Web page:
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Urban vs. Suburban Schools

Thursday, June 14, 2001 at 8:53 AM

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Tomorrow is the deadline for the general assembly to present evidence in support of its school funding proposal to the Ohio Supreme Court. But, not all school systems are happy with the final product, saying the plan favors suburban schools more than urban school districts. Not only that, but because of the unfavorable feedback from area schools, some legislators are afraid that they may have to start building a new funding plan from scratch. 90.3's Tarice Sims reports.

Tarice Sims- Ohio’s School Funding plan will give districts around $4,800 to spend on each student. That’s roughly an $800 increase - and it’s guaranteed - whether the government raises property taxes or not. Although this is a significant boost, not all school officials say it’s fair. Property taxes allow suburban schools systems like Beachwood to spend $14,000 per student, according to school administrators. And they will get a slight increase of 2.1% in state funding as of July 1st.

Urban schools like East Cleveland rely heavily on state funds, but won’t get an increase until next school year 2002, and even then they’ll only receive 1.7%. East Cleveland Public Schools Superintendent Elvin Jones is one educator who’s hoping the state Supreme Court will tell Ohio lawmakers to try again.

Elvin Jones- It’s incomprehensible for me to understand you decide to send the money to a growing population that has a tax base that’s already humoungous. We have no tax base and your going to not give us the support from the state. Puts us in a no win situation.

TS- Jones says one of the biggest problems urban areas face is sprawl. When families move away the cities tax base diminishes. East Cleveland, for example, has lost nearly 6,000 people since 1990. And last year the city’s total tax revenue was less than $13 million - about half as much as Beachwood. Jones says the city may have to look at a tax levy to help supplement the state funds, but even those attempts would be a far cry from making the playing field even for all districts. Ohio House Speaker Larry Householder says the individual concerns of the districts weren’t the focus for this plan.

Larry Householder- When you look at it on a per pupil basis, we’re significantly higher than we’ve been before in Ohio as far as what we afford a school district per pupil. But if the school district is losing population then they’ll see not as great a reduction as when they’re having a great gain of population.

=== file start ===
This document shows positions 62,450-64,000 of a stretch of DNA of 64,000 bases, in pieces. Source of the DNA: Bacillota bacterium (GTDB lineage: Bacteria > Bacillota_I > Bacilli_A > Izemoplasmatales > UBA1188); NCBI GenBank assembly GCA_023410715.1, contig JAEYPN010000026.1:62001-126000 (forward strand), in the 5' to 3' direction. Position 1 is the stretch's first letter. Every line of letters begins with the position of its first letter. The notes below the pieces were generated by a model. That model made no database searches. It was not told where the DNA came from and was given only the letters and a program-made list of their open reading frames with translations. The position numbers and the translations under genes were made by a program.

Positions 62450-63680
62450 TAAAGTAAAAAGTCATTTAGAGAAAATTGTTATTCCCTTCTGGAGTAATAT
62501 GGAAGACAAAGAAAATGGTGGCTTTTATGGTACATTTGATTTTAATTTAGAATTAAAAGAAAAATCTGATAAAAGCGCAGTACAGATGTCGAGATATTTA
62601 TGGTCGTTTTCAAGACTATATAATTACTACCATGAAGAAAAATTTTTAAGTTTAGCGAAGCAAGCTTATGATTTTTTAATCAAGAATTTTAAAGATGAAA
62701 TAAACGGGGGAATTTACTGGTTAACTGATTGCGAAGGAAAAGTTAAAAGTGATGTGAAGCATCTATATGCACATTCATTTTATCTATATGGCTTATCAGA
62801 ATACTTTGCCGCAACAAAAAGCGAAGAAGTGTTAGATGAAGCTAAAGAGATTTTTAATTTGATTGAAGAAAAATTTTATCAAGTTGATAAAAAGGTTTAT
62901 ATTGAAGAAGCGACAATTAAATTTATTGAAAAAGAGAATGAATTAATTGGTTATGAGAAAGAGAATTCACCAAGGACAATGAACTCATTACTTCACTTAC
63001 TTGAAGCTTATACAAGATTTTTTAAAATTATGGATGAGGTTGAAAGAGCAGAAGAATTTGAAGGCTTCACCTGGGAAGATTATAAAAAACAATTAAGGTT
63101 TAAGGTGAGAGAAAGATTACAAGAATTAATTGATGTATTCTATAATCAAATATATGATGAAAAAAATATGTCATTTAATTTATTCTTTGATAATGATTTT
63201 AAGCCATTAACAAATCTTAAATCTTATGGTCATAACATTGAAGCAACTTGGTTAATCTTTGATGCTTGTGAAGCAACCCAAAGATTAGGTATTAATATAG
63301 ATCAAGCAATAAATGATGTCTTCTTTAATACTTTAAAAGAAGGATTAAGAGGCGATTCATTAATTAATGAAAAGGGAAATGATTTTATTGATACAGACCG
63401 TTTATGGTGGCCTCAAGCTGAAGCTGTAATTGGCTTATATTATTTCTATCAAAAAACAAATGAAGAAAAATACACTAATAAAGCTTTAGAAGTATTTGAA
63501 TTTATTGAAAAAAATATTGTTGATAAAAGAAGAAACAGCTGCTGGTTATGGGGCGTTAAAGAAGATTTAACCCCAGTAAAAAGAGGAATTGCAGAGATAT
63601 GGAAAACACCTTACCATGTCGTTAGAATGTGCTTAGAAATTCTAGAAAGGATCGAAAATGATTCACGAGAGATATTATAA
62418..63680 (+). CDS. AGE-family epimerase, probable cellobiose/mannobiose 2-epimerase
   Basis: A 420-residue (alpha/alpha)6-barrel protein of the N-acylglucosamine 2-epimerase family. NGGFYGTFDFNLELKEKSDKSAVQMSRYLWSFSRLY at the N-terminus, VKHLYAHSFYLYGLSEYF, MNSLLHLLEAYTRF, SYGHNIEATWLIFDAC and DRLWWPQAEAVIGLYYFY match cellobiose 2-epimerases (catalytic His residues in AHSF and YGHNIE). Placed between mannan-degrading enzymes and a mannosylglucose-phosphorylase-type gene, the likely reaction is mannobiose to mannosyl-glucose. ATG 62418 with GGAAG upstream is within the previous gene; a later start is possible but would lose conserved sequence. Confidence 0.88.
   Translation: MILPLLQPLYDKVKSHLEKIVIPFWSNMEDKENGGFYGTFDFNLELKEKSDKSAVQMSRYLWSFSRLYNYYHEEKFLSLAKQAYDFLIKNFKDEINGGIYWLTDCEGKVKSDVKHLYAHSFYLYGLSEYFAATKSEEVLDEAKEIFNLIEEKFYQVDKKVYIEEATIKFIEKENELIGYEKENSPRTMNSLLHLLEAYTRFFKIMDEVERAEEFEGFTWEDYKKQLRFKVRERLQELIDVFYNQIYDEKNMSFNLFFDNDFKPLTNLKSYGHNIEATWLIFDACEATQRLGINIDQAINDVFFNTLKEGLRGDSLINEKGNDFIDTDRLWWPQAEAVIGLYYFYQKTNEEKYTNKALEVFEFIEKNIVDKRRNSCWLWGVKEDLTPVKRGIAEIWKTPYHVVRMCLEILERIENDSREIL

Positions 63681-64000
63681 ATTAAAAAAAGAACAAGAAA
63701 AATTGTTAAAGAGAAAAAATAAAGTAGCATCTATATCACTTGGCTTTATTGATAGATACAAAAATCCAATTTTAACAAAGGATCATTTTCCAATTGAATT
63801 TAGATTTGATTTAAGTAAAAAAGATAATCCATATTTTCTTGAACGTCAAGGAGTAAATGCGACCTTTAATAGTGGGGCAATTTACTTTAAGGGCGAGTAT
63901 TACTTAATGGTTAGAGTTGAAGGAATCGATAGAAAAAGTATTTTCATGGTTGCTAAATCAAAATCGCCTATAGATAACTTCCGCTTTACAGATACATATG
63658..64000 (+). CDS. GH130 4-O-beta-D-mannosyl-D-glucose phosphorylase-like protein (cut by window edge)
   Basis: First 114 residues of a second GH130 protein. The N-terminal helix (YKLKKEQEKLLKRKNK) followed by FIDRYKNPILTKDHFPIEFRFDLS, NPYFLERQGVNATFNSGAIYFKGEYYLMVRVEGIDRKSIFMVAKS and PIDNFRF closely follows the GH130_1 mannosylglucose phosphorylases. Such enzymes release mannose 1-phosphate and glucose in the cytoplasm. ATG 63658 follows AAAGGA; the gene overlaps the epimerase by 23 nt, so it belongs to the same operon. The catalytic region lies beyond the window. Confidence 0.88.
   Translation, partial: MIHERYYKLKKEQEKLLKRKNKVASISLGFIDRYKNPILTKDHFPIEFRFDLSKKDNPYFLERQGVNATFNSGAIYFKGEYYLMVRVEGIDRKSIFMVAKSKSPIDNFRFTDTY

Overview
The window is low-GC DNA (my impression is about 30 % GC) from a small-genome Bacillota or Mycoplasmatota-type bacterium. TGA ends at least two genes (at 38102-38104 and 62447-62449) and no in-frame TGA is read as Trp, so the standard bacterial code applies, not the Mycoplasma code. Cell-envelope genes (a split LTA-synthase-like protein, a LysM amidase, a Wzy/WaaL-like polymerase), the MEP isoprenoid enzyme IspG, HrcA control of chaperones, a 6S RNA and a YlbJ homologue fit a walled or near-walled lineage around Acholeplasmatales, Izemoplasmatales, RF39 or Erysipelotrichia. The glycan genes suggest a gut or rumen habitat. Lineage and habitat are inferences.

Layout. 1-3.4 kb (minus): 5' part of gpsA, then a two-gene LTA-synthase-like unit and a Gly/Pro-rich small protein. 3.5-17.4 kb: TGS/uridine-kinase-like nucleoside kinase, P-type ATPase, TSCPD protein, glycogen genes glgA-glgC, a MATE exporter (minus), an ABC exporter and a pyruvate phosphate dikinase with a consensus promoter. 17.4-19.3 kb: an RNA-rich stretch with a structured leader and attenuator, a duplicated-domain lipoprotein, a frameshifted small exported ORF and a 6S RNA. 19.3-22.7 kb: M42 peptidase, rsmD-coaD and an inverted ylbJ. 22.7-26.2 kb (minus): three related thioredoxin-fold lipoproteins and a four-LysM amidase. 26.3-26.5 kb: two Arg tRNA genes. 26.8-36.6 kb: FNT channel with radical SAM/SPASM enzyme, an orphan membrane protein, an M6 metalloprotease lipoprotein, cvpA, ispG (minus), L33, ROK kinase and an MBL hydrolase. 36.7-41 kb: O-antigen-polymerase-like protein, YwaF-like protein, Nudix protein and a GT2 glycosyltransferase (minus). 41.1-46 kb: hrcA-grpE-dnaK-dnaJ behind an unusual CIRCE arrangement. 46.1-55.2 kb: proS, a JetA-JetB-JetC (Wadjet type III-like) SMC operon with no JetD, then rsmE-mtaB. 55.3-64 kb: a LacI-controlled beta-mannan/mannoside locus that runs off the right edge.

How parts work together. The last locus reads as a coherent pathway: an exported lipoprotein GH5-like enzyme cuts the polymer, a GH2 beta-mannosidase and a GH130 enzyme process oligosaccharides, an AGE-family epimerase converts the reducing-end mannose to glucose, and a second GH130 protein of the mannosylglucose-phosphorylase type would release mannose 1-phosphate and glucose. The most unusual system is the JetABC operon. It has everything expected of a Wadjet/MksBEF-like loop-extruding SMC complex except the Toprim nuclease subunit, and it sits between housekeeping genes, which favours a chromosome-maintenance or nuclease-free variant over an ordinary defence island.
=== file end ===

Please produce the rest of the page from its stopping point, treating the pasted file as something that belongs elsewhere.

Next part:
TS- In spite of the discontent of urban areas, Speaker Householder say he feels the compromise plan should be accepted by the Ohio Supreme Court. State Representative Peter Lawson Jones is a Democrat from Shaker Heights. He believes the Court will say “try again”, and when that happens they’ll have to look at pooling tax money to level the opportunities between districts.

Peter Lawson Jones- I think there was some political support for it. Initially the governor examined it but in the face of pressure backed down. The speaker of the House was in favor of some form of pooling and what I firmly believe if the Supreme Court as I believe it will ships this case back to the general assembly to have a 3rd whack at it, that issues and ideas like pooling are going to have to be given much more serious consideration than they have been to date.

TS- Representative Jones says he backs a plan that would pool tax money from such areas as new commercial construction, new public utilities construction, and inventory tax money and redistribute those monies to communities that need the most help, like East Cleveland. But not all districts would be happy about digging that deep. Take Beachwood for example. Superintendent Paul Williams says if pooling were to happen, the reaction from citizens in his district would not be positive.

Paul Williams- Beachwood was planned in such a way that we would share the property in Beachwood with the businesses. And, so there would be a residential and business mix and that residential and business then would provide a very high property value from business and commercial sites so that we would have a lower property tax and would enjoy really a fine school system. If that’s taken away I’m sure that the residents would be very unhappy.

TS- Superintendent Williams says although he’s not in favor of pooling he does empathize with school districts like East Cleveland. He thinks the proposal that’s being reviewed by the Ohio Supreme Court is not fair to them. Meantime, Superintendent Jones of East Cleveland schools say if this plan passes he will file another lawsuit saying even if it is a long shot at least it will bring attention to a district that needs it. In Cleveland, Tarice Sims, 90.3 WCPN News.

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